The mission of Gordon Research Conferences is to provide an international forum for the presentation and discussion of frontier research in science. A fundamental premise of any such presentation or discussion is that the underlying research shall have been conducted in accordance with the highest standards of scientific integrity. If these ethical standards are not met, GRC and the community of scientists exploring that research are betrayed in their efforts to advance that scientific frontier. Although the GRC Board of Trustees does not believe that scientific research misconduct is an issue within any GRC community of scientists, prudence dictates that the Board proactively establish a policy designed to address such an unlikely event in order to assure each member of every GRC community that scientific research misconduct will not be tolerated.
For purposes of this policy, the definition of “scientific research misconduct” shall be the same definition as adopted by the United States Office of Research Integrity of the US Department of Health and Human Services, as such definition is in effect from time to time.1
This policy also recognizes that GRC, acting as the linchpin of multiple scientific communities, lacks investigatory authority sufficient to address allegations of scientific research misconduct. It further recognizes that there are at least two possible instances of scientific research misconduct which scientific communities may be required to address: (i) scientific research misconduct that is alleged to have occurred at a time or place other than a GRC or GRS and (ii) scientific research misconduct that is alleged to have occurred during a GRC or GRS (i.e., improper or inadequate citation of another’s research).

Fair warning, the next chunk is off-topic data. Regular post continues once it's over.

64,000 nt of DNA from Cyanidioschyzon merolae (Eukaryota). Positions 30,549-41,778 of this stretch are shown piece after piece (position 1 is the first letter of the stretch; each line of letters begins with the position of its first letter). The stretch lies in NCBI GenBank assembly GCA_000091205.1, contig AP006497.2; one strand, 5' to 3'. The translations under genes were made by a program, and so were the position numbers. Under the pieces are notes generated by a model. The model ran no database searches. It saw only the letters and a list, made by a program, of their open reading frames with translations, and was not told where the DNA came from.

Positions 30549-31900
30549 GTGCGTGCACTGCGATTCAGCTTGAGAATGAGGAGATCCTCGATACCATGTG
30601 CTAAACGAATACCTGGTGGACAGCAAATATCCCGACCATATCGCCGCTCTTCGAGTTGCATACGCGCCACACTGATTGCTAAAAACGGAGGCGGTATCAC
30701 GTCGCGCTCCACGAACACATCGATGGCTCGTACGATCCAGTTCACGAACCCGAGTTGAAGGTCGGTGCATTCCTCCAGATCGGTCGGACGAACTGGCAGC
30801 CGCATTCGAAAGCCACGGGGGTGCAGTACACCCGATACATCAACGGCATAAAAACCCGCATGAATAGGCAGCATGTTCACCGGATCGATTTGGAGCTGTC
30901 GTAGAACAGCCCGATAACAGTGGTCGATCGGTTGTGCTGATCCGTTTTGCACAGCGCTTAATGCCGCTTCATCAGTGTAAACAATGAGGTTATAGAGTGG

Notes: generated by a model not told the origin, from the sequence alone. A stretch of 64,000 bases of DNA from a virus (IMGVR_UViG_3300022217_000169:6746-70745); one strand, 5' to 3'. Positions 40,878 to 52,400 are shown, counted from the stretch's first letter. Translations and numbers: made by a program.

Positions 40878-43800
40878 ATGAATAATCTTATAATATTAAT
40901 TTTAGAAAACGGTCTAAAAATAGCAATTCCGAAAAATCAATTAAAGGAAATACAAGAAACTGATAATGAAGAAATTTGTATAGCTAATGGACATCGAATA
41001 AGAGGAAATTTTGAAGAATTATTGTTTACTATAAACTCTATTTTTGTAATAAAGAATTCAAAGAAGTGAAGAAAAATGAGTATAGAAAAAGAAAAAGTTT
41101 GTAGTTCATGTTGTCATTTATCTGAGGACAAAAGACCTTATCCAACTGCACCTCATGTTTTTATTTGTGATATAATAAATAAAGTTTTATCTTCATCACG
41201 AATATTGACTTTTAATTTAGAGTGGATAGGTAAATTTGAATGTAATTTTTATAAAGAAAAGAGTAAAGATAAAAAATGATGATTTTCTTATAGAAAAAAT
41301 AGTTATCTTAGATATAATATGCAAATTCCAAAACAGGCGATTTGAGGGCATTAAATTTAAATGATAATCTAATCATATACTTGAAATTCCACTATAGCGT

With respect to scientific research misconduct occurring at a time or place other than a GRC or GRS, it is the policy of GRC that if an institution affiliated with a scientist’s primary employer, or a governmental agency or authority with jurisdiction over scientific research of the scientist or funding of the same, or a nationally recognized funding organization widely accepted by the scientific community of which the scientist is a member, formally makes or declares a verifiable finding that the scientist is guilty of scientific research misconduct and is sanctioned by such entity as a result of such misconduct, the scientist shall be banned from attending any GRC or GRS for a period of five years from the date of sanction, subject to appeal for good cause shown to the GRC Executive Committee (whose determination as to good cause shall be conclusive and binding). Each conferee applicant shall, as part of his or her registration to attend a conference, certify that he or she has not been so sanctioned for any scientific research misconduct during the previous five years. If GRC determines that a conferee applicant misrepresented his or her status as being free of sanction, that applicant will be banned from attending any GRC or GRS for a period of 10 years from the date of such determination. Upon expiration of the applicable period of banned attendance, the scientist will be permitted to register, attend, present and speak at GRCs and GRSs as determined by the applicable Chair, unless the GRC Executive Committee determines, in its sole discretion, that the circumstances resulting in the ban were egregious.